The phrase also does not help in conveying the complex nature of natural selection, so modern biologists prefer and almost exclusively use the term natural selection. While the phrase « survival of the fittest » is often used to mean « natural selection », it is avoided by modern biologists, because the phrase can be misleading. For example, survival is only one aspect of selection, and not always the most important. Another problem is that the word « fit » is frequently confused with a state of physical fitness. The phrase can also be interpreted to express a theory or hypothesis: that « fit » as opposed to « unfit » individuals or species, in some sense of « fit », will survive some test. Interpreted as a theory of species survival, the theory that the fittest species survive is undermined by evidence that while direct competition is observed between individuals, populations and species, there is little evidence that competition has been the driving force in the evolution of large groups such as, for example, amphibians, reptiles, and mammals.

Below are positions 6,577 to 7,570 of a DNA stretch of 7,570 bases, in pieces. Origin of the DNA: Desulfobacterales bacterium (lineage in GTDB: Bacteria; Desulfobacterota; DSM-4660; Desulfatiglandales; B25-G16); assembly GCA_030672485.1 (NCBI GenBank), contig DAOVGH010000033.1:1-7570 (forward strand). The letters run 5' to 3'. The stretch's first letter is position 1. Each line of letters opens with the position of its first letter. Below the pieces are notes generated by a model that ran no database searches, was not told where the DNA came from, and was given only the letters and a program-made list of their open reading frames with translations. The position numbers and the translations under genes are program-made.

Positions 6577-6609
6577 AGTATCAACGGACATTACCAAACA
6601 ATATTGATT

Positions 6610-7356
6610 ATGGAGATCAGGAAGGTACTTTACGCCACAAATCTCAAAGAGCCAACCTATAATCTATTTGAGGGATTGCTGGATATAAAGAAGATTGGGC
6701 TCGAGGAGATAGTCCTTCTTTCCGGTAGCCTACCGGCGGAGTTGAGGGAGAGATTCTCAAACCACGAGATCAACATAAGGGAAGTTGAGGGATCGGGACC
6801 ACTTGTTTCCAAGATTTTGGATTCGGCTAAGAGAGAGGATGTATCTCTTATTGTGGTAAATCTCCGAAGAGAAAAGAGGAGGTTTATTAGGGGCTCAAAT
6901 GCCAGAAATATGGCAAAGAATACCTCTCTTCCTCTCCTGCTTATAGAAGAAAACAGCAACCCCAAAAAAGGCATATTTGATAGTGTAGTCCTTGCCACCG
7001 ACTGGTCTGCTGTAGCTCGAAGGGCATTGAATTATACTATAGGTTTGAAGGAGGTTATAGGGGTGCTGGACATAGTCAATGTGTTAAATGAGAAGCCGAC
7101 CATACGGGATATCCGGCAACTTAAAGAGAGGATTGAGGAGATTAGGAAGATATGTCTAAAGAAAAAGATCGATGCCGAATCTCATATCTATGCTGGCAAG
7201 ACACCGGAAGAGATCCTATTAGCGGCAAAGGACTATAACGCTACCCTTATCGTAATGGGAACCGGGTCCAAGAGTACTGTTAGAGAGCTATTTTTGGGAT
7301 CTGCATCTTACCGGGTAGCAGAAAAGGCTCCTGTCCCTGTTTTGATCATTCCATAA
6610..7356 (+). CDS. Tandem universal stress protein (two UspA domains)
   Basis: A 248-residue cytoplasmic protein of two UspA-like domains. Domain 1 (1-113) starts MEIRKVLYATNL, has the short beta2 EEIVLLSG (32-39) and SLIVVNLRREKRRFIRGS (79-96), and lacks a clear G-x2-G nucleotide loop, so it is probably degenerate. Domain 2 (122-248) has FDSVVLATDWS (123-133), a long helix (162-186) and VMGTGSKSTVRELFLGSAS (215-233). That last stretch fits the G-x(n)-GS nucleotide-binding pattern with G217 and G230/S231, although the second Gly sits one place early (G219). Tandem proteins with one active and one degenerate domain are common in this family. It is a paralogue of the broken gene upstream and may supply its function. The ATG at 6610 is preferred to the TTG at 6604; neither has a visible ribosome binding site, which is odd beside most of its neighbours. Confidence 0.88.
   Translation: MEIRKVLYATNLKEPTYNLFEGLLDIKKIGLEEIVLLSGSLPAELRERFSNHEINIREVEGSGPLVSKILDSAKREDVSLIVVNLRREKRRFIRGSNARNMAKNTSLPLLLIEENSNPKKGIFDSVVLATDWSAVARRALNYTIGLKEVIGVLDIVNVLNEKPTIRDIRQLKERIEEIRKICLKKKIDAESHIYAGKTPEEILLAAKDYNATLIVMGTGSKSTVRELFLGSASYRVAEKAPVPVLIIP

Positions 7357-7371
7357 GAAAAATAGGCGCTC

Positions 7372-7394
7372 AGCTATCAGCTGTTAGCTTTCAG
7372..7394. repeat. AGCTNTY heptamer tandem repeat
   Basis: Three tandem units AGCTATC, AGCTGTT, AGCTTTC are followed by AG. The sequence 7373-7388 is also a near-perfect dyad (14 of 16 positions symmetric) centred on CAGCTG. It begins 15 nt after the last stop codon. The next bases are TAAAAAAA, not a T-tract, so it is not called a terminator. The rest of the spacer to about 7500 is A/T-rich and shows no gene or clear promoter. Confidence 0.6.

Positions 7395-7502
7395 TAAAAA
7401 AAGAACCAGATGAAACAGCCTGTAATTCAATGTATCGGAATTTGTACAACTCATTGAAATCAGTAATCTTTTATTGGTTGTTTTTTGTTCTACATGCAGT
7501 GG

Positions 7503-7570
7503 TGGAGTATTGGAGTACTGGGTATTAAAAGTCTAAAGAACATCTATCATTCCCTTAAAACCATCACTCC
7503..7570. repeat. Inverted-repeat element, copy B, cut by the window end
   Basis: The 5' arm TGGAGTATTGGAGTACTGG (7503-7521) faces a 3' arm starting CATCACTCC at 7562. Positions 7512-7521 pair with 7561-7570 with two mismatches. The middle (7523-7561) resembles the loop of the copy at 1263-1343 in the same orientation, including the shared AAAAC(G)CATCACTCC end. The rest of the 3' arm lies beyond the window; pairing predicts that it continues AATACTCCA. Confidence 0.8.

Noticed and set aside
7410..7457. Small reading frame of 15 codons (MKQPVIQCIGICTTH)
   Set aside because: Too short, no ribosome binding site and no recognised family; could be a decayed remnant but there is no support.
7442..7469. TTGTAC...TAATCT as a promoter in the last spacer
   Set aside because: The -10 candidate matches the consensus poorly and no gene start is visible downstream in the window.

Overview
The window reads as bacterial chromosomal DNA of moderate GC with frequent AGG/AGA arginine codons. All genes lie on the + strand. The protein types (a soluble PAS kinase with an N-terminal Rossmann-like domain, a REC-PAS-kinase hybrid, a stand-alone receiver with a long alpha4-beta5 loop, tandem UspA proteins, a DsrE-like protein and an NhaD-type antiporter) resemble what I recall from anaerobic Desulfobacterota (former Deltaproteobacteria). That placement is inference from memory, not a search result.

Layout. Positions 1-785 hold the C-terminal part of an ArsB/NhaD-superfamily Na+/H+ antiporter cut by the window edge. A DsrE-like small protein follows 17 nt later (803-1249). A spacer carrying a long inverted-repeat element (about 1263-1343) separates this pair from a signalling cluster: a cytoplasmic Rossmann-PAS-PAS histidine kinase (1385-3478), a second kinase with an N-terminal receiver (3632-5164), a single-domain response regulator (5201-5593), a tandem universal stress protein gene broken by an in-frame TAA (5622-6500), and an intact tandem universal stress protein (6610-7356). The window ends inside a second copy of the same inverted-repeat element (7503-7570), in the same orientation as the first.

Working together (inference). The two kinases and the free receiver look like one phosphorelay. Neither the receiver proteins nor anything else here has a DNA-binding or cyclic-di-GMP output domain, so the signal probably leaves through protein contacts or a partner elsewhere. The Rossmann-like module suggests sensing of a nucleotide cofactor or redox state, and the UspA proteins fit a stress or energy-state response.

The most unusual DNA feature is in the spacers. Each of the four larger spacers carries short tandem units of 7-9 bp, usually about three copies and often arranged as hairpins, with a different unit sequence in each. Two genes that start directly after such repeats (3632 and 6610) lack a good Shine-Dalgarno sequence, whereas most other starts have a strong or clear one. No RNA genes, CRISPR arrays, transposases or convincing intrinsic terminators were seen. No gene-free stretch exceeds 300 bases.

Instead, they cited extrinsic, abiotic factors such as expansion as the driving factor on a large evolutionary scale. It has been claimed that « the survival of the fittest » theory in biology was interpreted by late 19th century capitalists as « an ethical precept that sanctioned cut-throat economic competition » and led to the advent of the theory of « social Darwinism » which was used to justify laissez-faire economics, war and racism. Russian anarchist Peter Kropotkin viewed the concept of « survival of the fittest » as supporting co-operation rather than competition. In its wide extension, even at the present time, we also see the best guarantee of a still loftier evolution of our race. Survival of the fittest » is sometimes claimed to be a tautology. The reason is that it does not mention a key requirement for natural selection, namely the requirement of heritability. It is true that the phrase « survival of the fittest », in and by itself, is a tautology if fitness is defined by survival and reproduction.